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Swims in the 'Hotties' and shards stuck in their hair: Memories of Pilkington Glass

Liverpool Echo logo Liverpool Echo 08/05/2021 Jess Molyneux

Pilkingtons has been at the forefront of glass making technology for around 200 years and no place is more associated with glass than St Helens.

It's legacy began in 1826, when St. Helens Crown Glass Company was formed by John William Bell and capital was raised from three wealthy families who lived in the area. By 1886, William Pilkington was one of the original shareholders.

Pilkington Brothers soon went from strength to strength, producing three times more glass than anywhere else in the UK, with a large wealth of history to follow.

After industry advancements and company expansion around the globe, in the 1970s its shares were listed on the London Stock Exchange and 36 years later de-listed, becoming a wholly-owned subsidiary of the NSG Group, which it still is today.

In 2015, the ECHO was also granted an exclusive tour of Pilkington's Greengate site just south of central St Helens, a factory able to produce 180,000 tonnes of glass a year.

We put a call-out on social media asking residents across St Helens for their memories of Pilkington Glass over the years.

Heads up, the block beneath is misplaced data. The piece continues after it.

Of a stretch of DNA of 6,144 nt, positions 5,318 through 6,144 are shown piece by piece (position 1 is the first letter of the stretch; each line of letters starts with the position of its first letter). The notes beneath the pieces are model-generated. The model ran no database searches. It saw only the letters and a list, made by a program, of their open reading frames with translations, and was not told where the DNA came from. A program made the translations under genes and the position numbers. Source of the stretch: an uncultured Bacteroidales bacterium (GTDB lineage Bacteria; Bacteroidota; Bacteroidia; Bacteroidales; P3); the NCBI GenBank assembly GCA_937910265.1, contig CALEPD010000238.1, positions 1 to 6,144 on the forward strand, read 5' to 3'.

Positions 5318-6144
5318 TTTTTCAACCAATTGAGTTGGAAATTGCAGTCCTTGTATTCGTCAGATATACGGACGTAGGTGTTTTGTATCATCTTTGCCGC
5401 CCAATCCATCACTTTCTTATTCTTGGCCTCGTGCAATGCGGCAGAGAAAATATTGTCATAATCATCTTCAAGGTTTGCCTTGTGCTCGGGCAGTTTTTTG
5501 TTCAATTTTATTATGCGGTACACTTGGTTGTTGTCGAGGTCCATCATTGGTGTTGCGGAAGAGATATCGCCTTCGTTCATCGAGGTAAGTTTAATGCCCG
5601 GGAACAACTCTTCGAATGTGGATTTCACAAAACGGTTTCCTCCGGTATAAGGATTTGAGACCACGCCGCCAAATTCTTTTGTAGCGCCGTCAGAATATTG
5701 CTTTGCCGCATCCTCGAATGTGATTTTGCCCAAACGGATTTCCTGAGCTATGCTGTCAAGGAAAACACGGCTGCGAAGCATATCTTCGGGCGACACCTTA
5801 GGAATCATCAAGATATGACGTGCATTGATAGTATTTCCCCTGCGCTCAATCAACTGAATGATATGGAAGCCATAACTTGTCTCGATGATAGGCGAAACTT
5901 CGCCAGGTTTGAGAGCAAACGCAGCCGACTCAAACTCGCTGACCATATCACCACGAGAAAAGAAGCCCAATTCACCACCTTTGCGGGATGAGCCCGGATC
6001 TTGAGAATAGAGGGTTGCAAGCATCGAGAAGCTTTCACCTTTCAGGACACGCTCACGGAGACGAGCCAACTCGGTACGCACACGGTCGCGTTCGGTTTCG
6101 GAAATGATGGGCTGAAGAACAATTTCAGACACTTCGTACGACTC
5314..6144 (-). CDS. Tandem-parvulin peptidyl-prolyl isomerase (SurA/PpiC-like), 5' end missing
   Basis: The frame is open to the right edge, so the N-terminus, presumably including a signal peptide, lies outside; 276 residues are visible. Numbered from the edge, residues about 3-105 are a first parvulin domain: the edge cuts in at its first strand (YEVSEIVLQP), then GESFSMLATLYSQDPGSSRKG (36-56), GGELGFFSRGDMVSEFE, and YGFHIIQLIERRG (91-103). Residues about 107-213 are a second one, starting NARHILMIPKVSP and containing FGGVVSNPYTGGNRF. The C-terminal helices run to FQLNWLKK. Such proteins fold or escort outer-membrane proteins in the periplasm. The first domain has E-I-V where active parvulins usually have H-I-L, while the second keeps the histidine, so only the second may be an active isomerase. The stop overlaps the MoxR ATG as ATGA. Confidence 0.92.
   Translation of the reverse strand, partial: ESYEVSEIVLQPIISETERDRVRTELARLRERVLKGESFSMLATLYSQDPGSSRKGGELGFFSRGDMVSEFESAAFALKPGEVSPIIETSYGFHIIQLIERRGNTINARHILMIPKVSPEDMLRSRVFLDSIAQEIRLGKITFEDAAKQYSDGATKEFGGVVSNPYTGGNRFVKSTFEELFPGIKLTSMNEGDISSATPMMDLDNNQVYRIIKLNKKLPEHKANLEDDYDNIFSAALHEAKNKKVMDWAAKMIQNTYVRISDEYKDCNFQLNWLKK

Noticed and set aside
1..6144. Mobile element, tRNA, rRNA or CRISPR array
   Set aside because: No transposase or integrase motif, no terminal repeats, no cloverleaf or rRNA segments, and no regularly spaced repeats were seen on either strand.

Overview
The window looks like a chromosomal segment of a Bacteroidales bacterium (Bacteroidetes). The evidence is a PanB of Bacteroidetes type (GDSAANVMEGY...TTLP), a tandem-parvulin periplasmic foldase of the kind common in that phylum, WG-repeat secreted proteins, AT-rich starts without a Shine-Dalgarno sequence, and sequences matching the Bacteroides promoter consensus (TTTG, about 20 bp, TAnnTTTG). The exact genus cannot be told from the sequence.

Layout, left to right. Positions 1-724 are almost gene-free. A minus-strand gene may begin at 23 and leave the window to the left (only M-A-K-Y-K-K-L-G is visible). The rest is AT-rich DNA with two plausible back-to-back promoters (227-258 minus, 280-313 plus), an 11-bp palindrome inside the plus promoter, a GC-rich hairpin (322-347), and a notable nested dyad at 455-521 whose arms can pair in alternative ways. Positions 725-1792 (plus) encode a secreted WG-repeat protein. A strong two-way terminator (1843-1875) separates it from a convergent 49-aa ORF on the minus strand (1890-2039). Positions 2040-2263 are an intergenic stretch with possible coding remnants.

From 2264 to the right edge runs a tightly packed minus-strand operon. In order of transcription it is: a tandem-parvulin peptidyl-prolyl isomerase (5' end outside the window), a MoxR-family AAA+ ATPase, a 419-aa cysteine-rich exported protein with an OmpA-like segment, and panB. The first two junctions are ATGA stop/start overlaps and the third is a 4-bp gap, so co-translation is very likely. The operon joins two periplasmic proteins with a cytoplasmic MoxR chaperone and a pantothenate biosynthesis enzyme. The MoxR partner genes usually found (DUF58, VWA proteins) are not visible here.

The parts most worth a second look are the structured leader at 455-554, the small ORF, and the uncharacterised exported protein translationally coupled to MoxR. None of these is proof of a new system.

'You can purchase a copy here of the 64 page special packed with nostalgic photos and articles from your local area'.

Images provided by St Helens Archive Service, also offers a glimpse into Pilkington's legacy throughout the decades.

The historic pictures, spanning over two decades, show staff of the time, inside and outside the different branches and more.

In the 1950s, staff can bee seen coming out of work or being part of the Pilkington Brothers Pension Scheme.

Fast-forward to the 1970s, a young boy can be seen fishing in the Ravenhead branch of the St Helens Canal, close to Pilkington PLC Glass Works and the "Hotties."

a group of people standing in front of a building: Black and white glass negative photograph of Pilkington Brothers Pension Scheme, circa 1955 © Geoff Williams Photography Collection, St Helens Archive Service Black and white glass negative photograph of Pilkington Brothers Pension Scheme, circa 1955

Some residents across St Helens shared memories of when they worked there.

Lucille Major commented: "I started as messenger at Grove Street, Head Office in 1963.

"After six months, I was transferred to the Research and Development, Mechanical Engineering Development Department drawing office, where I trained to be a tracer and was later given the opportunity to go to St. Helen's Technical College to study General Engineering H1 & H2.

"Lots more to tell about working in the busy Watson Street area, especially in a male dominated department in the heart of Sheet Works.

"My old place of work was on the site now occupied by the hotel, next to what was the "hotties".

"More memories than time to tell them in on here."

a group of people standing in a kitchen: Black and white photograph of Pilkington Brothers Limited canteen, Canal Street Works, 1954 © St Helens Archive Service Black and white photograph of Pilkington Brothers Limited canteen, Canal Street Works, 1954

Anthony Clisham said: "I started at Pilkington's in 1956 as an apprentice glass cutter.